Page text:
May 15, 1984
Woodbourne to Ashland, Va.
I’m reprinting day-to-day journal entries here from a cross-country bicycle tour my friend Bruce and I took in 1984. Read more journal entries at TransAmerica Tour 1984.
After another breakfast of instant coffee, Pop-tarts and juice, we followed the campground owner’s directions back to the TransAmerica bicycle route via the historical Washington-Rochambeau Revolutionary Route.
Today was chilly riding. Bruce wore polypro bottoms and tops, sweats, turtleneck, wool sweater, gloves and a hat under his helmet. Yesterday’s warmish 80 degree high makes the weather today seem that much cooler.
The term “shakedown cruise” seems to apply to our trip so far as things seem to be falling off our bicycles. While trying to fix something else today, Bruce lost a spring from a cotter pin that attached his front panniers to his low-rider racks. It seems we’re both making frequent stops to investigate squeaks and other strange sounds from our bicycles.
We pulled into Ashland about noon and decided to camp at the Americamps campground adjacent to a business park and an interstate highway. Not very scenic. We’re getting used to everything now and plan to put in more miles tomorrow.
Something neither of us are used to is our diet. Pop-tarts for breakfast, snack at every country store we pass, then tuna noodle casserole at dinner. Tonight we tried omlettes for dinner, but I’m already hungry again.
We are camped at an Americamp Campground only spitting distance from Interstate 95 near Richmond.
We are technically in Ashland, a town of 2,300. We put in here in the early afternoon, another short day to make sure our knees don’t act up later. Both of us are sore, but not to the point of delaying us.
The thee-ater, as one woman called it here, was playing “Footloose.” All seats $1. Our campground is anything but scenic, although the ride today, mostly on Route 606, was extremely nice.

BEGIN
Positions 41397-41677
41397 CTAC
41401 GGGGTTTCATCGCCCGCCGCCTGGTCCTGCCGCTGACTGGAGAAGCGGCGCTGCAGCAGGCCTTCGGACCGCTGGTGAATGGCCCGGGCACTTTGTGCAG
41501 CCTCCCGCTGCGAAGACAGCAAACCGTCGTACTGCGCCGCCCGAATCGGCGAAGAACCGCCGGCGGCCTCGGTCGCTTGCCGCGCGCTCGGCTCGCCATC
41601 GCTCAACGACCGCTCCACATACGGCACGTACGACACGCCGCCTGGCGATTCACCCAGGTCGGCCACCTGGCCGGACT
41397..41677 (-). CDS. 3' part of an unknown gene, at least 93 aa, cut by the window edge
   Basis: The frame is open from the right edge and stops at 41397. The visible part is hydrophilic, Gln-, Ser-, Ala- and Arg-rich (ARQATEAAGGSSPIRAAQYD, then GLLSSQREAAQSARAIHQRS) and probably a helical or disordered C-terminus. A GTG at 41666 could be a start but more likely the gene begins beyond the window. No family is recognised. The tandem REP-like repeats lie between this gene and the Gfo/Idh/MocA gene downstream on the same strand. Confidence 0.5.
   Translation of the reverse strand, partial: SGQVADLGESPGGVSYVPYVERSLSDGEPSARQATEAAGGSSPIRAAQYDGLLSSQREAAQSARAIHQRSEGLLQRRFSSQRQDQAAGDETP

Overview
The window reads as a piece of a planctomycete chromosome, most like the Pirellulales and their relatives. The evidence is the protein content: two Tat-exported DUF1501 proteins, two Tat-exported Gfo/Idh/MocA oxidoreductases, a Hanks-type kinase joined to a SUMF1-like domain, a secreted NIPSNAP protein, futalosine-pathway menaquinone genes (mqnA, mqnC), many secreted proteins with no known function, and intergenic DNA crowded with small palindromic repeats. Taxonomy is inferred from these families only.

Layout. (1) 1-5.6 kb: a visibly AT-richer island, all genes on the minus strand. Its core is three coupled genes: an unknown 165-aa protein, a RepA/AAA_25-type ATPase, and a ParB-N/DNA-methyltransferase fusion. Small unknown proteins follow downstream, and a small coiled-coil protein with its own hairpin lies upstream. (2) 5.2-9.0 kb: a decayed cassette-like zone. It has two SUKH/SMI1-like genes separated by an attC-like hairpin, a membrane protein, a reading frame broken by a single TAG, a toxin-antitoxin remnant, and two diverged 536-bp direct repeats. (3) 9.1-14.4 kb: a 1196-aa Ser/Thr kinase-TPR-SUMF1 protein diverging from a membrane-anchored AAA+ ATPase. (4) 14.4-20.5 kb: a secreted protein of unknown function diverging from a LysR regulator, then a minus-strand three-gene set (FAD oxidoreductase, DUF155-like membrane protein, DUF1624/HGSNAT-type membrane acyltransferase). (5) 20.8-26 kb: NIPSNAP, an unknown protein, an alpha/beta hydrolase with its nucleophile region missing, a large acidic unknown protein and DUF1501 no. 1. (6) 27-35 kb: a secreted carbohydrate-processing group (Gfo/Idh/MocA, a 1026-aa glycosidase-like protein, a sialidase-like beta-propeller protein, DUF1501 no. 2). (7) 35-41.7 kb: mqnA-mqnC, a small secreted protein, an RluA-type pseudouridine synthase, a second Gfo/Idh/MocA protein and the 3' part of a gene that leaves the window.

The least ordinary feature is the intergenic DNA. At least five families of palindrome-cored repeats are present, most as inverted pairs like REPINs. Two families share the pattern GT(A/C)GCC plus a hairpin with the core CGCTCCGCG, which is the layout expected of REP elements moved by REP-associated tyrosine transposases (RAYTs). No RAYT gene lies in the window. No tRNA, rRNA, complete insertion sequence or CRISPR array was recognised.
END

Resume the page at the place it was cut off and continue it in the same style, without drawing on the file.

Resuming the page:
It was the same route, according to signs, that Washington and Rochambeau traveled during the Revolutionary War. Ashland itself has an historic district with beautiful homes which line both sides of a railroad tracks. It reminded me of the neighborhoods in New Orleans where the trolley cars run from the city to the suburbs.
We are surrounded at our campsite by truck noise from the interstate and visual obstacles such as an office building (directly across from us), an access road (also across from us) and a lot of RVs; the nicest are the Air Streams.
It’s going to be cold again tonight; from what one man said, down into the 30s. Today was chilly riding, especially in the morning. I wore polypro bottoms and tops, sweats, turtleneck, wool sweater, gloves and a hat under my helmet. And it was 80 the day before! In two weeks it will be June.
As for the bugs, however, summer is already here. Gnats are everywhere in annoying abundance, and mosquitos bothered us our first night camping. For some reason, though, neither of us has used the Cutter’s insect repellent.
I took a few pictures today, but so far nothing has caught my eye. It seems as though when you are in a picture-taking mood, you will generally find good shots, and when you are not, you can pass a cloud the shape of a smoke ring (as we did this afternoon) and you will simply nod, take note that it would be a good shot, and keep on going. We kept on going.
About the picture — Bruce bundled up on Rochambeau route